Plant compound may ward off cancer spread, recurrence

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A compound and enzyme found in cruciferous vegetables such as cauliflower and broccoli may help to prevent the spread and recurrence of some cancers, according to a study out of South Dakota.

Moul Dey, PhD, and her researchers from South Dakota State University have been doing research on phenethyl isothiocyanate (PEITC), a compound and enzyme in these vegetables that combine while chewing.

While PEITC may be developed as an effective dietary supplement, studies demonstrate that cancer-preventing levels of PEITC may be achieved through diet alone.

When Dr. Dey and her colleagues treated cervical cancer stem cells with a 20-micromolar concentration of the PEITC compound in a petri dish, they found that about 75 percent of them diet within 24 hours.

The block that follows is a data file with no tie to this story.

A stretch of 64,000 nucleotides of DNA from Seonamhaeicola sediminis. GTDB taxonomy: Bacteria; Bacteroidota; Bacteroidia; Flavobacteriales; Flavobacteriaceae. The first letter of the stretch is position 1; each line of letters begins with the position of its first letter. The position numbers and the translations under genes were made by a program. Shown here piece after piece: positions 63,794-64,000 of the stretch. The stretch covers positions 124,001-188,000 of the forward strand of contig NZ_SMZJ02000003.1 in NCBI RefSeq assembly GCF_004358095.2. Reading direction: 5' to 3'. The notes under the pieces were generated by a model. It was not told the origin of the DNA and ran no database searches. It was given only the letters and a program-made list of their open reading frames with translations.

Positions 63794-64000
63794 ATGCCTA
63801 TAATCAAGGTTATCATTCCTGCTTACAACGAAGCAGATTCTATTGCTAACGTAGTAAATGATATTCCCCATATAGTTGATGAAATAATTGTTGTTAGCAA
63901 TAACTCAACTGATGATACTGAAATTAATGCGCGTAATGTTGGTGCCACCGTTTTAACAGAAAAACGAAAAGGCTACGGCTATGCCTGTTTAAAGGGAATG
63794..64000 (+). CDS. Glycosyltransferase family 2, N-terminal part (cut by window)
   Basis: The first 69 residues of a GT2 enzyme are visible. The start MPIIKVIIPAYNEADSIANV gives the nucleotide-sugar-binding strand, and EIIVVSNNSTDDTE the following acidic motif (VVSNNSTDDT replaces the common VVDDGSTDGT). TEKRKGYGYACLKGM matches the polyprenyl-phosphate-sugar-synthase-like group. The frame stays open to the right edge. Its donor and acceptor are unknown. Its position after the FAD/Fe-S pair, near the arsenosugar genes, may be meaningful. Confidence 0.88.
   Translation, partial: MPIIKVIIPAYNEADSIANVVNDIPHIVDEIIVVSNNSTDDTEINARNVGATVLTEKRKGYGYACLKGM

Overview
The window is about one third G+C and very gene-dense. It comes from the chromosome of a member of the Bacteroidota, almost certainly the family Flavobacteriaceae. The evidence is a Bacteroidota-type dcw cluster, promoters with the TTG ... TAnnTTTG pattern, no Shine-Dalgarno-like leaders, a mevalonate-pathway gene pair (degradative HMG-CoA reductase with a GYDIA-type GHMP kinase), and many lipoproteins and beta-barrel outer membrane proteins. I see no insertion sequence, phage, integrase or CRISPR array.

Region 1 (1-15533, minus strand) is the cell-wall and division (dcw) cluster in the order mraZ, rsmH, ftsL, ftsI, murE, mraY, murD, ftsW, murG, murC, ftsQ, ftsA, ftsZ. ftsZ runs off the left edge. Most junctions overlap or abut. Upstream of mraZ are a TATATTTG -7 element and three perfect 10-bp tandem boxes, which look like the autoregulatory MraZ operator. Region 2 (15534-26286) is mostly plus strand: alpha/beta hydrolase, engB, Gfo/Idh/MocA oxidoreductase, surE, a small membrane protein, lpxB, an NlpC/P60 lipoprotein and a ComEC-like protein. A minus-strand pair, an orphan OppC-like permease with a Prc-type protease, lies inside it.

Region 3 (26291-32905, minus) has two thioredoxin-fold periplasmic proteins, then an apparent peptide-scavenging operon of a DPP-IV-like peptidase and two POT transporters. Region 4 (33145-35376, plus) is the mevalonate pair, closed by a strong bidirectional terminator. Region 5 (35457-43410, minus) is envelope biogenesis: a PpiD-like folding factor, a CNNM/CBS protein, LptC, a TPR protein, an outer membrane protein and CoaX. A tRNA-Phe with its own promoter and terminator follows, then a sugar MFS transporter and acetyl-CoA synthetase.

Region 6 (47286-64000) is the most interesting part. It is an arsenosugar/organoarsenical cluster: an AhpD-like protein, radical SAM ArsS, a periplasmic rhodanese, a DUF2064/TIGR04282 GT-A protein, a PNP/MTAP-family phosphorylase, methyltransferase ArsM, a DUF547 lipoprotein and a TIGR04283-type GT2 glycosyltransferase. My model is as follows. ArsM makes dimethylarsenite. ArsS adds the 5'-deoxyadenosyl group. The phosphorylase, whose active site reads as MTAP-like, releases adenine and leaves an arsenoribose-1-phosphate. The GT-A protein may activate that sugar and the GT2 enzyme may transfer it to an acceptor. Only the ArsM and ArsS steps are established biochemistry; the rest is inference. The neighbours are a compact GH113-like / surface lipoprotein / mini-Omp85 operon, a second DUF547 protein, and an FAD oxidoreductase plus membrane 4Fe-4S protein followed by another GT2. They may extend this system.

Lower concentrations were also found to be effective. Working with veterinarians, Dey found that 10-micromolar concentrations of PEITC was able to significantly prevent the spread of cancer in mouse lung tissue.

Further testing, she urged, is necessary to determine outcomes in humans.

Cruciferous Vegetables and Cancer Prevention [Fact Sheet]
A compound and enzyme found in cruciferous vegetables may help to prevent the spread and recurrence of some cancers.
An apple a day keeps the doctor away, and perhaps a serving of broccoli or watercress can help keep cancer at bay.
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